(2016-7) Unintended consequences?: Power, politics and cultural relativism
By Ilya Ruphay Cereso, Sumire Ebara, Lydia Harford, Grace Lyons, Eve Amelia Ridyard
Anthropological analysis helps us understand development and humanitarian expertise better by allowing for a deeper understanding of development programmes. By studying development projects and conducting ethnographic research on the practices, outcomes and people involved, anthropology can offer unexpected perspectives on what would otherwise seem to be unintended outcomes or failures.
Unintended consequences are side effects of development programmes that were not part of their stated aims. Ferguson (1994) explains this, using the example of the Thaba-Tseka project, set up to improve agricultural production, which never met its targets and was de-funded in 1984. However, the project had some unexpected outcomes and actually expanded and strengthened state power in the region through schools, prisons and hospitals that were set up and the new roads leading to and from Thaba-Tseka which meant that the region was militarized. Ferguson argues that the real significance of development projects is not what they fail to do but what they do do (p. 255). This allows for a better understanding of the expertise behind these projects as it suggests that development projects aren’t constantly failing, but may actually be succeeding at aims we are unaware of.
While Ferguson’s analysis demonstrates the unintended consequences around development projects, there could be another way of viewing these so-called ‘unintended’ consequences; some would argue that they are purposeful. Both big companies and governments profit from them in monetary and political ways; Malik argues that strategic considerations and political priorities of the U.S are more important than the development projects being implemented, while Adams’s (2013) work demonstrates how security, building and provisions companies benefitted from the aftermath of hurricane Katrina by charging those affected. This demonstrates that the ‘unintended’ outcomes of some development projects can be purposeful, damaging and benefitting the wrong people.
Anthropology allows us to examine these consequences and critically analyse the aims of development projects. Anthropology allows for the incorporation of local knowledge, small scale and participatory methods with key attention to cultural relativism. Contextualizing cultural value systems in geographical contexts, as anthropology does, gives development projects the potential to predict consequences and better prepare for potential outcomes. Anthropology allows us to access different perspectives on culturally sensitive issues, to contextualize what ‘normal’ is. For example, Montgomery’s ethnography on child prostitution in Thailand offers a new perspective on how, in a poverty stricken society, the moral code has been renegotiated and child prostitution has been normalized. As an anthropologist, Montgomery, whilst not dismissing the circumstances, doesn’t assume that western value systems can be cross culturally applied. Her anthropological background allows her to not take for granted individuals’ uniquely lived experience and circumstances. To overlook the complexity of individual situations by ‘saving’ the child from the situation as a passive victim has the potential to have equally damaging, unintended consequences.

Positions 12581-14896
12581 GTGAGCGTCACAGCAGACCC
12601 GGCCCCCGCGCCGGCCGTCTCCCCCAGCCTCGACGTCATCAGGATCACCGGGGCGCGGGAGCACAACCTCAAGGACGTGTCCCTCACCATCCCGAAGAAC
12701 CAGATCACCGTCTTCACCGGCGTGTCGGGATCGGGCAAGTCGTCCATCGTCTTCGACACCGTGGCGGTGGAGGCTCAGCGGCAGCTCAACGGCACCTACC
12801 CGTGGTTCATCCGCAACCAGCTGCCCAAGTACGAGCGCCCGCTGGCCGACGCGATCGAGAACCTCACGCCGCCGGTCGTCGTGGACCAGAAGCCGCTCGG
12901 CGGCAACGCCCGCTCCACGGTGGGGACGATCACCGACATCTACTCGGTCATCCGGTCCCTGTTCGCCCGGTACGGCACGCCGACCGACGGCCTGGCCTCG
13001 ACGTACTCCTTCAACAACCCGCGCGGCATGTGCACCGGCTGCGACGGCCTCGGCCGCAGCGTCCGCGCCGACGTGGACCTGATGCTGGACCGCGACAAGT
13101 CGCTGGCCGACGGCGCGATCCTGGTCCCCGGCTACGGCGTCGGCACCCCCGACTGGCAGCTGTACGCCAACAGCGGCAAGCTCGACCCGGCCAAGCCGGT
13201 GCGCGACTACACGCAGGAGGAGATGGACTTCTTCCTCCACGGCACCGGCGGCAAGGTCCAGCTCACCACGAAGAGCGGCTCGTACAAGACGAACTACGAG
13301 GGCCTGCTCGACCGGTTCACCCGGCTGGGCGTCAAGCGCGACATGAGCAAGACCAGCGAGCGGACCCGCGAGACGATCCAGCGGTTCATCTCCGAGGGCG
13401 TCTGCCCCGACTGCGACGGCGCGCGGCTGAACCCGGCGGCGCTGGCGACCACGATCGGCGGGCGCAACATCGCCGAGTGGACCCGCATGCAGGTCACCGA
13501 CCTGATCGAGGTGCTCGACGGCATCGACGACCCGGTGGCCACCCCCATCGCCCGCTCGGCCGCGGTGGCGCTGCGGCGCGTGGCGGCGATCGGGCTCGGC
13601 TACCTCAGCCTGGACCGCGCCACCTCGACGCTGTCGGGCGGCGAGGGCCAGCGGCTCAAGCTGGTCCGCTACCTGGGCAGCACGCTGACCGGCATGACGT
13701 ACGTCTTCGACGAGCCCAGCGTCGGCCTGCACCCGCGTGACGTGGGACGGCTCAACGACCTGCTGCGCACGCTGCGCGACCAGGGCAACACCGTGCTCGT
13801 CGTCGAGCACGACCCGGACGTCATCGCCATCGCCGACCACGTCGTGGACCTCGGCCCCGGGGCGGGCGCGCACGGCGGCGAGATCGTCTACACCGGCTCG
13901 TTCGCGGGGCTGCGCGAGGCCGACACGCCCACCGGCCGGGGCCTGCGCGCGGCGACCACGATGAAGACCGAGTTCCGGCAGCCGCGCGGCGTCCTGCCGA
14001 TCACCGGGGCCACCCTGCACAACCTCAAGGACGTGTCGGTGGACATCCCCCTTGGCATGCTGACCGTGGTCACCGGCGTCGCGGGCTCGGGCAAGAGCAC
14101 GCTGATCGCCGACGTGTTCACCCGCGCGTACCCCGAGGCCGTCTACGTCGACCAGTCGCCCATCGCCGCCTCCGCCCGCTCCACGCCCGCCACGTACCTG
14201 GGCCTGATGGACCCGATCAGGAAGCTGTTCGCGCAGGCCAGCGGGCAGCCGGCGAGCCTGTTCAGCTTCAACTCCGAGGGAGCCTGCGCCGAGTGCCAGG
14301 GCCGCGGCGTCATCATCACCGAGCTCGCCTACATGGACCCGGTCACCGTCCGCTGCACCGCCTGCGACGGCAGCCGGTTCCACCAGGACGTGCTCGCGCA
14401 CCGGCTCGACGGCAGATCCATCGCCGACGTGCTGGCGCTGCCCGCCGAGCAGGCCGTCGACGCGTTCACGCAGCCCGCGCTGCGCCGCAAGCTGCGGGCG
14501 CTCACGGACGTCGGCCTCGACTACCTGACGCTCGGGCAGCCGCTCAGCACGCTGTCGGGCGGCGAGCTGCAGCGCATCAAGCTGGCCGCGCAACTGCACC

Therefore, anthropological analysis helps us to understand development and humanitarian expertise better by allowing us to analyse unintended and ‘unintended’ consequences through critiquing them using examples such as Montgomery’s use of cultural relativism.
Adams, V., 2013. Markets of Sorrow, Labors of Faith: New Orleans in the Wake of Katrina. Durham & London: Duke University Press.
Asongu, S. A., 2013. A G D I Working Paper WP/13/002 Consult your gods: the questionable economics of development assistance in Africa , s.l.: AFRICAN GOVERNANCE AND DEVELOPMENT INSTITUTE.
Dahl, 2009. The Falure of Culture: Christiantiy, Kinship and Moral Discourses about Orphans during Botswana’s AIDS Crisis. Africa Today, 56(1), pp. 23-43.
Ferguson, 1994. The Anti-Politics Machine. In: The Anti-Politics Machine: Development, Depoliticization and Bureaucratic Power in Lesotho. Minneapolis: University of Minnesota Press, pp. 251-278.